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Becoming a breeder

Discussion in 'Cat Breeding' started by jenns1987, Jan 23, 2012.

  1. jenns1987

    jenns1987 PetForums Newbie

    Jan 23, 2012
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    I would like to become a breeder in 5 to 10 years and I would like some information. I plan to go to college later this year to become a vet tech but I'm wondering if 20-30 thousand a year is enough to breed cats because I know it is expensive. I would only breed cats if I can do all the health testing and show them and do everything responsibly. How do you become a breeder?
  2. carly87

    carly87 PetForums VIP

    Feb 11, 2011
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    Hi there

    There's actually a really good thread on here from someone who asked the same question as you. Have a look in the breeding section and you'll find it. It has a similar name to yours.
  3. Taylorbaby

    Taylorbaby PetForums VIP

    Jan 10, 2009
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    this was for someone who wanted to breed NFC's so can change it to your cat, but if you work full time, personally how can you breed? say mum is due to give birth can you take 8 + weeks off incase you need to hand feed? you need to be there 24/7 round the clock incase the kittens need you... dont see how its possible, but thats just me.

    Have you ever owned a NFC? go on the TICA & GCCF websites and view the standard, what can you bring to the bred? What is your reason for breeding them? to further them? r.e. the standard?

    for example (I dont know the NFC breed so ill go for bengals)
    Example: bengals, you have a lovely snow girl, nice type (flat nose no bump) not very good markings, short tail, big ears.

    stud one: champion all throughout his pedigree, his a snow, never been shown himself, amazing markings, bit on the small side, big ears, type is nose bump.

    stud two: pretty unknown pedigree, ok markings, big, fantastic type, brown, short tail, amazing type, got bob (best of breed) at his first show.

    so who do you choose...? Basically you need to know what your girl has to both compliment and give to the mating & the same for the stud!

    You need to: 1. get a NFC off of a good breeder, show her & get to know the standard, best to get a neuter first. Make friends with the NFC community around where you are and further out, find breeders near you with open studs (never ever get a stud first - id wait a min of 5 + years) you might find you need to travel 2hours each way, not alot of NFC breeders about esp with open studs (will be hard!)

    what colours are you looking at? and why those colours? the lines, you need to start now looking at the lines and breeders all about, get to know what they produce, you may even want to import at a later date...

    health tests for the breed (langford vets are good to visit for that) are they in the lines you have choosen do the breeder do that? erm, god, so much to think of!! gccf/tica standards will differ slighty, if you want a gccf prefix join a NFC club asap as you have to be a memeber for over a year for them to sign to let you have a prefix. tica you can just buy one.

    ask your breed if she will mentor you, Id start doing all of this now even if it is in the future, I did many many years before I started, shows dedication and knowledge aswell.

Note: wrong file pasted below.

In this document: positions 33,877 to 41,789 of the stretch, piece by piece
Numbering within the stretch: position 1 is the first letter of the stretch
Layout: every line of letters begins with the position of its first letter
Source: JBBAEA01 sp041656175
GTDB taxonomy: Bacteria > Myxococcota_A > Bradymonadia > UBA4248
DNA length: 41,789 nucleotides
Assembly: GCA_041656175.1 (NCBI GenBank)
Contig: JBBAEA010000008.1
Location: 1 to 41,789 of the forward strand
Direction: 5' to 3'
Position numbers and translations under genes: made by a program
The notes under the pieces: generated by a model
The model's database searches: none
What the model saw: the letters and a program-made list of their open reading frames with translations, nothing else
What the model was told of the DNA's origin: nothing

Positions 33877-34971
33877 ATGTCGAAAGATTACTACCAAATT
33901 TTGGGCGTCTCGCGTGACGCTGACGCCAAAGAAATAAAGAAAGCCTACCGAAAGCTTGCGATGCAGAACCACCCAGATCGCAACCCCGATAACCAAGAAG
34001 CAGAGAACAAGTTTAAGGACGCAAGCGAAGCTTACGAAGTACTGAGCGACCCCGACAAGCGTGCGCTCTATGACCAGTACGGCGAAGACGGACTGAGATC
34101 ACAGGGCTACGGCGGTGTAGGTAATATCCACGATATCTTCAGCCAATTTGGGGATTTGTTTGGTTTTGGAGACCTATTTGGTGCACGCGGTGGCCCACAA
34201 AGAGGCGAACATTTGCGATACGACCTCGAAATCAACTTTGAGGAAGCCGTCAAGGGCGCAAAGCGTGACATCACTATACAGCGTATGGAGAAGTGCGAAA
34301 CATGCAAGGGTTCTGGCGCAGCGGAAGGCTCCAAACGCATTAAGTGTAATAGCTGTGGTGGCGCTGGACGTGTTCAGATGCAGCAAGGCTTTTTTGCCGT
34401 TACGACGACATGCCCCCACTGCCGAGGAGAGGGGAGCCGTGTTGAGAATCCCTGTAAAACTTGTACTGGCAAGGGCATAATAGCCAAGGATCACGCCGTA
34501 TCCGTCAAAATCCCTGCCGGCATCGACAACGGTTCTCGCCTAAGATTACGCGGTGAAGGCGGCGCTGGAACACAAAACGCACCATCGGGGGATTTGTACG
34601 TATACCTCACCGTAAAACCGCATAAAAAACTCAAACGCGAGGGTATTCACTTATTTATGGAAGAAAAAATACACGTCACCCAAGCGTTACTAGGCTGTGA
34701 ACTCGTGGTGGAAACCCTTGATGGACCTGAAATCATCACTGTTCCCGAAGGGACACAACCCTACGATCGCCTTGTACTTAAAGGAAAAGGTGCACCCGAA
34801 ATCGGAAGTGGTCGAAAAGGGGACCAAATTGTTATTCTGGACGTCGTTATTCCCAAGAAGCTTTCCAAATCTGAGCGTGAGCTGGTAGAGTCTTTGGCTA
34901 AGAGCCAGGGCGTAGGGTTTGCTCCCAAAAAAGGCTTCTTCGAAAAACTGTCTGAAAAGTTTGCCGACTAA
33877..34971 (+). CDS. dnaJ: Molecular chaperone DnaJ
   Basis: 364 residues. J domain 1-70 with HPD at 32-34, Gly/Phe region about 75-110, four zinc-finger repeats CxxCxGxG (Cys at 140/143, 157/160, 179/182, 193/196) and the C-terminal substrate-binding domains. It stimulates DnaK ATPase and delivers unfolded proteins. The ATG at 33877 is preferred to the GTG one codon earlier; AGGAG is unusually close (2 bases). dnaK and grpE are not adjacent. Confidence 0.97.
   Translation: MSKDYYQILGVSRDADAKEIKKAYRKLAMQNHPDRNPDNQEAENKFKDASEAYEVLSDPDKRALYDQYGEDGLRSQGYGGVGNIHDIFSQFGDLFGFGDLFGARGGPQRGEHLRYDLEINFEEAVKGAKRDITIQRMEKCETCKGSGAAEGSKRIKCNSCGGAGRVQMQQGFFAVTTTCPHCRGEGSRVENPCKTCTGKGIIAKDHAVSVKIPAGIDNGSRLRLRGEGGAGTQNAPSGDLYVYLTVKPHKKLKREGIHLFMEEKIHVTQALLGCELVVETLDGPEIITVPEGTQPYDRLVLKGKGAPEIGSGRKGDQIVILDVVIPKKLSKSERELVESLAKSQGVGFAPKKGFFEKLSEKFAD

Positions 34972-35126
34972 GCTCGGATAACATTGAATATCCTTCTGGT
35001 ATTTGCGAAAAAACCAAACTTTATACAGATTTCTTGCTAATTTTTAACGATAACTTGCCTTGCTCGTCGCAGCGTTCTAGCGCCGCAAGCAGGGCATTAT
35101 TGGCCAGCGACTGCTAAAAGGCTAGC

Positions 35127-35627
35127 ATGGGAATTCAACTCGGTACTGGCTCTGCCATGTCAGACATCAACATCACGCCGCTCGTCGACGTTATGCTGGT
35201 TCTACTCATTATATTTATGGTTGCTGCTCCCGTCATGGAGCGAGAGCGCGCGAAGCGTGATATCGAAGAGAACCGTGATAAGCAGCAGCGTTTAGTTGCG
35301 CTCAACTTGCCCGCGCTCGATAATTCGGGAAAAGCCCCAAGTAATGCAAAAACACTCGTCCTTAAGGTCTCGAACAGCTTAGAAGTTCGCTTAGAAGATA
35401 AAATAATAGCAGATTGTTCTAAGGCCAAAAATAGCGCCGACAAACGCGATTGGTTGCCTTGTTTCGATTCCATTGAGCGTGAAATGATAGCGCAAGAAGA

but NFC is a small community so they will all know eachother, if you havent owned one before Im pretty sure they wont just sell you one on active so a show/neuter is best to go for, and sort out contracts /vet that will neuter kittens before they go, how to revieve a kitten at birth, how to help mum given birth to a kitten thats stuck, how long to wait to rush her to the vet, have a minimum of £1,000+ put away for the first litter, thats After buying mum shows and mating fees health tests, incase of a c-section, learn how to hand rear a litter, look for signs of calling, so much to say that I cant think!

    alot of research and hard work coming your way lol!
  4. CatsofAvalon

    CatsofAvalon PetForums Junior

    Sep 22, 2011
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    What Taylorbaby has said is true, but, I think learning for 5-10 years will be a pleasure for you. If you are going to vet college you will learn some of the things you need to know, but also go to as many shows (GCCF/TICA etc) as you can.

    First to find out what breeds you love, second to get some experience stewarding and getting to know other breeders. This will help you to develop an eye for your chosen breed and to make friends with people who share similar views - not all breeders are the same, for instance, some are indoor only breeders, others allow some outdoor access to varying degrees.

    Read up on the registry rules and carry on finding out things out - and yes, do get a show neuter to start with from a breeder who you trust.

    Just a quick tip - I got my prefix very early - it shows other breeders that you are committed to a high standard of breeding (and it meant that my first litter was in my prefix name.) The time to do this is before you go to stud.

    Lots of cat breeders I know are vet nurses, so financially it can be done, it depends what you are prepared to go without! :eek:
    What I will say is, insurance doesn't cover for pregnancy-related conditions so you always need to have enough money aside for a caesarian if necessary. That is £500 - 700.

    Good luck, looks like you are really passionate about becoming an ethical breeder!
  5. messyhearts

    messyhearts PetForums VIP

    Feb 6, 2009
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    You can get insurance to cover pregnancy related problems. I have such a premium... not much more expensive than the insurance for my neutered cats.
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